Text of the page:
America’s Social Classes in the Writings of Edith Wharton: An Analysis of Short Stories

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Between 1891 and 1937 Edith Wharton published some eighty-six short stories, most of them in American magazines, and most of them in volume form as well. In 1968 all of these stories were published by Scribner’s in a two-volume set, The Collected Short Stories of Edith Wharton, edited and with an introduction by R.W.B. Lewis. The present work provides a history of the stories’ appearance in the magazines and their subsequent publication in volume form.


“Griffin’s work leaves students of Wharton much to think about for the future. Take, for instance, the stories he classifies as historical tales set in the distant past. His attention to narrative method in the history stories leads to a rich and subtle interpretation of the underrated “The Hermit and the Wild Woman” (1906) and to the suggestive conclusion that “the quality of the [history] story is in direct proportion to the successful integration of the framing story and its interior tale.” This insight might be applied to a wide variety of other stories, as might the suggestion that Wharton’s ghost tales and historical tales are more closely connected than has previously been thought. Many of the “connections” Griffin notices throughout his book are well worth pursuing. “ – Prof. Barbara A. White, University of New Hampshire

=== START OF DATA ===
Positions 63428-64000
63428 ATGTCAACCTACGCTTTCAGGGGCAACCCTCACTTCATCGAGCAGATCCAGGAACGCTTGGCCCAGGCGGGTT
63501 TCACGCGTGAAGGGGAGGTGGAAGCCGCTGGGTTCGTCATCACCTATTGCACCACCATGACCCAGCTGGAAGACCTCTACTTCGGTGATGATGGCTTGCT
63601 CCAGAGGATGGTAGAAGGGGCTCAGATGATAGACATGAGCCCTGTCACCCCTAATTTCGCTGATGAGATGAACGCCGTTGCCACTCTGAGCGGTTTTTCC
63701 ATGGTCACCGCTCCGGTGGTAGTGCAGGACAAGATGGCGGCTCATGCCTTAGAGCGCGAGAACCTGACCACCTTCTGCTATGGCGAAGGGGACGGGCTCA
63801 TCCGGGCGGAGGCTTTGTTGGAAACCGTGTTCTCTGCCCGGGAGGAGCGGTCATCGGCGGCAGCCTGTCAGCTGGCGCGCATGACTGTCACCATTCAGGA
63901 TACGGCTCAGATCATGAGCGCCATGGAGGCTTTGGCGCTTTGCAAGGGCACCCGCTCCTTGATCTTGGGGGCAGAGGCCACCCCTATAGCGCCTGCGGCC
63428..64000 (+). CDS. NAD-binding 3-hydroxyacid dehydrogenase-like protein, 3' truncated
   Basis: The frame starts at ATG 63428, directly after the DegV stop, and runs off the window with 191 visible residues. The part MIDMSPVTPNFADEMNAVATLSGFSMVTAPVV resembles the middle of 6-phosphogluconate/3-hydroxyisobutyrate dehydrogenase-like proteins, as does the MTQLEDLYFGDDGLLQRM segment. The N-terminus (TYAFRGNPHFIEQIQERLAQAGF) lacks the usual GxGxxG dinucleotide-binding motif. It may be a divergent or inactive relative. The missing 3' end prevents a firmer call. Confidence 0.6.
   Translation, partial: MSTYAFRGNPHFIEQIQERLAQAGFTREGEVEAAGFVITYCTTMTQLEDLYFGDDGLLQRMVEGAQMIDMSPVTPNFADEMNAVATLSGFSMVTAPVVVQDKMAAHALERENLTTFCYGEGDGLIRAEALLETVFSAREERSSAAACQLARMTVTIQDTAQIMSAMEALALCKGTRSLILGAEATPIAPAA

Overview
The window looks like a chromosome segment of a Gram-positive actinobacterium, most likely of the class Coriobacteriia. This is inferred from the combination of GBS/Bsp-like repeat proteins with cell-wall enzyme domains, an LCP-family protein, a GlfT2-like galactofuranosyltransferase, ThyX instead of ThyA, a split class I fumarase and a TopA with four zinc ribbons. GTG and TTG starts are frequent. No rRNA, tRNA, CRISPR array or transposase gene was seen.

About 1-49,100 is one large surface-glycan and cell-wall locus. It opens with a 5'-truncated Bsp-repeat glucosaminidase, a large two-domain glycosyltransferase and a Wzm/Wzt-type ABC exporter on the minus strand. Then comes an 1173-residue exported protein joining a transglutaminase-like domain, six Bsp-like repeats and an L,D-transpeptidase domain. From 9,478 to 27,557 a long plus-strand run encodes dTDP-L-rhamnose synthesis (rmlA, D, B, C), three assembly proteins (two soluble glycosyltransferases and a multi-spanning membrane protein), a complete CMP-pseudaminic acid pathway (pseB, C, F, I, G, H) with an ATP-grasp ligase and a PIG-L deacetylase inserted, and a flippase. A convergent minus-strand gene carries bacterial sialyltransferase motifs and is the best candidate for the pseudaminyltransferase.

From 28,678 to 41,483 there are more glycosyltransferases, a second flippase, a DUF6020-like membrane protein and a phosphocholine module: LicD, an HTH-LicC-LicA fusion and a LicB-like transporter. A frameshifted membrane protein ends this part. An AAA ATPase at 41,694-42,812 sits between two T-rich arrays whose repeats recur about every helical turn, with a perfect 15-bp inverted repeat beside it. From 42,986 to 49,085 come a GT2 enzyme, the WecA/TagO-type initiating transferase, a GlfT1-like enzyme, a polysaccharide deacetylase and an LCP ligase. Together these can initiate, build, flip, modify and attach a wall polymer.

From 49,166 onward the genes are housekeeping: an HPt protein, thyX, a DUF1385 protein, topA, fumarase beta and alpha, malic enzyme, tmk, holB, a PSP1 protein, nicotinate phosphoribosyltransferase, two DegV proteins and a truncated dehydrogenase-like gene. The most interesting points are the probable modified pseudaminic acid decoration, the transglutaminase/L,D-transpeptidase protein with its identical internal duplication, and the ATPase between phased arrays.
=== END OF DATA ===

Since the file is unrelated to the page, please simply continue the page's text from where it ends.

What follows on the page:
“. . . a significant contribution to both Wharton’s literary life and the life her short story corpus.” – Prof. Klaus P. Stich, University of Ottawa

“This study is not only the first to comment insightfully on all of the stories but also the first to make a detailed case for reconsidering the aesthetic worth of stories that have been ignored or misread. By focusing primarily on the portrayal of character, Griffin consistently manages to unearth something of interest that will force readers and critics to re-examine their assumptions about Wharton’s art.” – Prof. David Rampton, University of Ottawa

Table of Contents

A Note on References
1. The Short Stories: A History
2. Ghosts
3. The Upper Class
4. The Upper Classes
5. The Middle Classes
6. The World of the Arts
7. Town and Gown
8. The Past
9. And the Rest

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